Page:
Following the Northstar – Minnesota’s Commuter Rail

During my first visit to Minneapolis several years ago, I took lots of photos of the new Hiawatha light rail line (now known as the Blue Line), but completely missed out a chance to check out their commuter rail. On my more recent trip to the Twin Cities, I made sure to see the Northstar. A few trains in the state have used variations on the name Northstar, including a now-defunct Amtrak train, a name which derives from Minnesota’s nickname as the North Star State, as it is the northernmost of the contiguous US states. Although it might not be glowing, this Northstar, is hard to miss, painted in an attractive blue, yellow, and red scheme.

In terms of transportation systems, the Northstar is relatively young, with passenger service starting at the end of 2009. Operating on an already-existing BNSF freight line, money was invested to purchase equipment, build stations, and to construct a maintenance facility near Big Lake. The line stretches from Target Field in Minneapolis, where it connects with the light rail, to Big Lake in the north. Although hopes were for the line to continue all the way to the city of St. Cloud, just north of Big Lake there is a several mile stretch of only single track, and it would be a significant expenditure to add another track so the line can continue to accommodate both freight and commuter traffic. Instead, bus service called the Northstar Link carries passengers from Big Lake to St. Cloud.

There are a lot of comparisons one could make with Metro-North – the most obvious being the overpasses used on the line. Along the Hudson Line there are severe limitations on the height of freight trains due to low bridges and overpasses. The line on which Northstar runs, being mostly freight, in contrast has very high overpasses to allow the plentiful freights to pass underneath. Another leg up the Northstar has over Metro-North is the fact that each passenger coach is equipped with wi-fi, something customers here have been wanting for years. On the other hand, service on the Northstar is very limited, focused around commuting hours with an occasional extra train for baseball games and concerts at Target Field. Much of this limitation is due to the frequent freight on the line, which can often delay trains (especially Amtrak’s Empire Builder).

All in all it was an interesting trip to see another one of the country’s commuter rail systems. Enjoy a collection of photos from Northstar:

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2014 in Photos – Your favorites from last year

As is customary around this time of year, it is always fun to look back on the previous year and what was popular. For the past few years I’ve counted down your favorite articles and social media posts, and today I bring you 2014 in Instagram. Instagram has quickly become the most popular social network that this site is on. While I’m often out photographing, the good majority of the photos I take never make it onto this site. The good ones, however, show up on Instagram. Here’s the top 10 favorites from 2014:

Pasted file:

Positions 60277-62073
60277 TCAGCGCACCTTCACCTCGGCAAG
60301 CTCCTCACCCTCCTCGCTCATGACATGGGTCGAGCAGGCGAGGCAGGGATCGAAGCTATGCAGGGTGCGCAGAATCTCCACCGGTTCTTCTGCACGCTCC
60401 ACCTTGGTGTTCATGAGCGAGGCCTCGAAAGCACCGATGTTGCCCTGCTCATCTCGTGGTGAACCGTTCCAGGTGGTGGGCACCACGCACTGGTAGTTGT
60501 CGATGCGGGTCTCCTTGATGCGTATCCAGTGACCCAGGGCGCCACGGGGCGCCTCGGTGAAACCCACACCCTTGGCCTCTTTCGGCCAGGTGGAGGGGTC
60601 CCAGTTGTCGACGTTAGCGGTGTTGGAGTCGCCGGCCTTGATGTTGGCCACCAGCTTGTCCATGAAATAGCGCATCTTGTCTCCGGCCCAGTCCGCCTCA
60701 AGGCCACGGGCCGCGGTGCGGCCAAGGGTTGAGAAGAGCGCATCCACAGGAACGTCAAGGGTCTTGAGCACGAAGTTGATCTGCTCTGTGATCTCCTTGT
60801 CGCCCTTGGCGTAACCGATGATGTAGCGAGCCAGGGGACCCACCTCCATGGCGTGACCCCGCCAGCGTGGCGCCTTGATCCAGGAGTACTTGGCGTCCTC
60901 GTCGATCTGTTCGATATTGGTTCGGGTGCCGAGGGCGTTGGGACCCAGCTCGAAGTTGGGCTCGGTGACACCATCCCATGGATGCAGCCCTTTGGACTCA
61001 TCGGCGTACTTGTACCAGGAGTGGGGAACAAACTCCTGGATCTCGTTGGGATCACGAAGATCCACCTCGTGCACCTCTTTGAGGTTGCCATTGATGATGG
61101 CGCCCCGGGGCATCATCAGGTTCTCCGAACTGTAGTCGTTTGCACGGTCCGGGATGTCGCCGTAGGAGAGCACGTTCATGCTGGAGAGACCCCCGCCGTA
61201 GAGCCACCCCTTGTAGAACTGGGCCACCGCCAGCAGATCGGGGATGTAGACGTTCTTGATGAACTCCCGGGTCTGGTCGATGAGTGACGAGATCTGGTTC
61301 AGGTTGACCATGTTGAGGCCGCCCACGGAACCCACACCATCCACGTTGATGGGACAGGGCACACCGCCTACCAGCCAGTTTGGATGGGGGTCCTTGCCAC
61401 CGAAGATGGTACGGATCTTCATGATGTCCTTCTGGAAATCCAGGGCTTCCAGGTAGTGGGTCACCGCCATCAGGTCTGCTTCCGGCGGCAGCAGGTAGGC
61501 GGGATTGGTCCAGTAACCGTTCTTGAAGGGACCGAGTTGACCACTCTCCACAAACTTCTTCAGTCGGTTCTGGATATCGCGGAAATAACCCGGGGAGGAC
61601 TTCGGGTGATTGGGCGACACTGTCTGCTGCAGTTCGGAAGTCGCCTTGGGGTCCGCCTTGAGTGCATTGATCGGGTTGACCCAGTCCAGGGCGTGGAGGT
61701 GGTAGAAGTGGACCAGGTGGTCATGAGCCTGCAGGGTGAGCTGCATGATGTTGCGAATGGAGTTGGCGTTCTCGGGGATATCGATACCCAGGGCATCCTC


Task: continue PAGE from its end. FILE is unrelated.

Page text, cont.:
Two Metro-North diesels meet near the Pleasant Ridge Road crossing in Wingdale, New York.

 
Left: An Alaska Railroad train bound for Fairbanks rounds the bend north of Nenana at sunset. Right: A Genesis pushes southbound on the Danbury Branch, kicking up leaves after departing Cannondale.


The only non-railroad photo to make the top 10, New York’s skyline as seen from the opposite side of the river in New Jersey.

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#GEInstaWalk – Touring GE’s rail locomotive production facility, Fort Worth, Texas

It’s not every day that a railfan gets to visit the place where mighty railroad locomotives are born (forged of steel and bound together by lots and lots of welding)… Recently, however, I got an invite to tour GE’s new locomotive manufacturing facility in Fort Worth, Texas. Right now they’re producing the Evolution Series Tier 3 locomotive (ES44C4) for BNSF, and I got an up close and personal view of the process from start to finish. The entire locomotive creation process takes about 60 days, and the facility had various locomotives in all stages of that process. Every week six locomotives are completed… six gleaming, shiny powerhouses…

 
A shiny new locomotive, ready to be tested on GE’s test track…

My invite to GE Manufacturing Solutions came with their #GEInstaWalk program – which opens some of GE’s state-of-the-art facilities to Instagram photographers and fans. This was the third InstaWalk to be held, the first being at GE Aviation’s jet engine testing facility in Peebles, OH, and the second was to see the two GE wind turbines at the Cape Cod Air Force Facility in Massachusetts. Each event was a unique opportunity for the attendees to get a VIP experience “behind-the-scenes” of some amazing technology.

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